Light areas in image mode not reaching laser

I have checked in the forums but not found my exact issue (maybe it’s there and I missed it?)
What I am running into is that between LightBurn and the Laser a large portion of burn areas are being dropped out. Specifically areas that have light or medium shading or small burn dots.

I have run MANY tests trying different ways to work around this problem but nothing I have done gets me to where I feel I should be with it.

I’m attaching a test series that I ran that shows how the burn areas drop out somewhere between 30% and 70% darkness depending on the dpi and image mode options. None of them have been able to produce what I feel is a reasonable representation of the images I’m sending to the laser.

In addition I’m attaching a side by side of an image I did next to a print out of the same image to show how much loss is occurring.
This image is black and white only, no grey areas and image mode was set to threshold.
In theory it should have burned all areas where there is black but it completely skips anything that isn’t ‘thick enough’

Things I have tried:
Greyscale images, of resolutions between 600dpi, 300dpi, 150dpi, 72dpi
Half tone images, resolutions between 600dpi, 300dpi, 150dpi, 72dpi and lines per inch of 600, 300, 100, 50, 30
And I have tried various dpi & image modes in lightburn (jarvis, greyscale, threshold, dither, etc) of the above image types.

Nothing gets around the burn loss and all I can ever seem to produce is partial images that lack any fine detail.

I’m using a 100W Laser with a 2" lens. I have considered switching out for a 1.5" lens but I feel that it will not solve this burn loss issue, only make my dark areas crisper.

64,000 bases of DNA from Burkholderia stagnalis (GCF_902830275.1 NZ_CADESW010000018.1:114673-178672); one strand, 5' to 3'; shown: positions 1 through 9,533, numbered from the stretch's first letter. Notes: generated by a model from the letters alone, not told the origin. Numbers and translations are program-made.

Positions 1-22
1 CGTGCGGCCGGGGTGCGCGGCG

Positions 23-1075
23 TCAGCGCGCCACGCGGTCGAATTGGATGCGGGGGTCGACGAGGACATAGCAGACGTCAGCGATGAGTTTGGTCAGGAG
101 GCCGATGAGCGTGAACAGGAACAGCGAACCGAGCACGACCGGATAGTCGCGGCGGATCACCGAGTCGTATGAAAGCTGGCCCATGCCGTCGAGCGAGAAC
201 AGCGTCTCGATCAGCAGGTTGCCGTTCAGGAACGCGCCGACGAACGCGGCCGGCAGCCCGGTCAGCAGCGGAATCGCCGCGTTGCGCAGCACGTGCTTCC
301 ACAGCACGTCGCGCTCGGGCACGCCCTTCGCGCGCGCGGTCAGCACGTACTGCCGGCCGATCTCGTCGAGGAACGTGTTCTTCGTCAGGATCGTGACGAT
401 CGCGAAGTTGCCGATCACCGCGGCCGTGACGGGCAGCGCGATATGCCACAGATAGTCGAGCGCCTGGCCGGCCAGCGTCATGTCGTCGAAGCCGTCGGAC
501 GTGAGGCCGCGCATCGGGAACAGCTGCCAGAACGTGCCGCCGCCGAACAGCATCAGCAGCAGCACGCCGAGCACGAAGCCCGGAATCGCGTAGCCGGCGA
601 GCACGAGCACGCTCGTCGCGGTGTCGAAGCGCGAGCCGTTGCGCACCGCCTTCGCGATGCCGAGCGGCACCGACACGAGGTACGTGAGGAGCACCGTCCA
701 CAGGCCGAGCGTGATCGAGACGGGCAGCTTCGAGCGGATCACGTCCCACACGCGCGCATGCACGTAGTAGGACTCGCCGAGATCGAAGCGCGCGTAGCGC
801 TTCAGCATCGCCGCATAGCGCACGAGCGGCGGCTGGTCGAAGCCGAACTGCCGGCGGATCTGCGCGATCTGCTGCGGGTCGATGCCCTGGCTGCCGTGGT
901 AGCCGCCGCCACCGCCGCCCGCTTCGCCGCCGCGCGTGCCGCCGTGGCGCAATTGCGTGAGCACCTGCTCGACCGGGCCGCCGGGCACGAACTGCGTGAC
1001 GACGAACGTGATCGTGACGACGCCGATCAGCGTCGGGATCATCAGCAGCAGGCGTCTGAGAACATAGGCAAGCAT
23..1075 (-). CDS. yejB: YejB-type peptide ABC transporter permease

Do those areas that aren’t burned show as burned in the preview? What were your power settings set to in that image?

They do show in the preview.
This image has settings at 12% (But higher settings / slower speeds do not yield better results just more burn in the burn areas that already show up


If what you want is an exact, 1:1 laser dot per image dot output, enable pass-through. Then each pixel in your 1-bit image will go to the laser, exactly, unchanged.

If you use any other mode, LightBurn is internally resizing the image to match the output size/DPI combination, which is likely downsampling the image, and why you’d miss dots.

If you’re dithering the images outside of LightBurn, this is more or less required. The image you’re showing contains single-pixel details, so treat it like it’s dithered.

On the other hand, if the shading is showing up in the preview, you haven’t mentioned speed yet - your tube, being a 100w, doesn’t fire fast, so you might simply be running faster than the tube can fire. Anything over about 100mm/sec with 0.1mm dots and you’re going to start missing fine details.

Thanks Oz for your assistance, I gave that a try.
Results of activating pass through are completion time increased from 29 minutes to 40 minutes and it looks like it also lost even more burn area.

The pics below show screen shot of settings and a new side-by-side comparison, new version with pass through on far right.

I will try another one with the speed slowed down by over half (From 10in/s to 4in/s) and get back to you on that result.

Ha! We got it. It was speed. Thank you again Oz.

I’ll need to adjust to find the sweet spot, but at 4in/s I get no dot loss.
I originally started bumping up the speed a few months ago in an attempt to get my images to come out looking not totally dark and forgot my reasoning behind upping the speed as time went on, but knowing what I know now I think I can work out how to keep the burn light by using adjustments in the levels and halftone conversion.

Now time to open er up and really see what the laser can do!

Another thought - rotate the image 90 degrees. It appears that most of the fine detail is represented by vertical lines, alternating on & off. If you were scanning along the lines, instead of across them, you’d be much less likely to miss the details. Lasers move faster horizontally, so rotate the image 90 degrees rather than scanning vertically.

I followed the calibration instructions from Russ over at RD Works Learning Lab and found all the tweaks I needed to do to get the picture to come out right.
If I switch to a 1.5" lens I should be able to get this to look even better, but I’m finally happy with the outcome.

Here is a link to his instructions in case anybody is interested:

And here is the image after following his calibrations:


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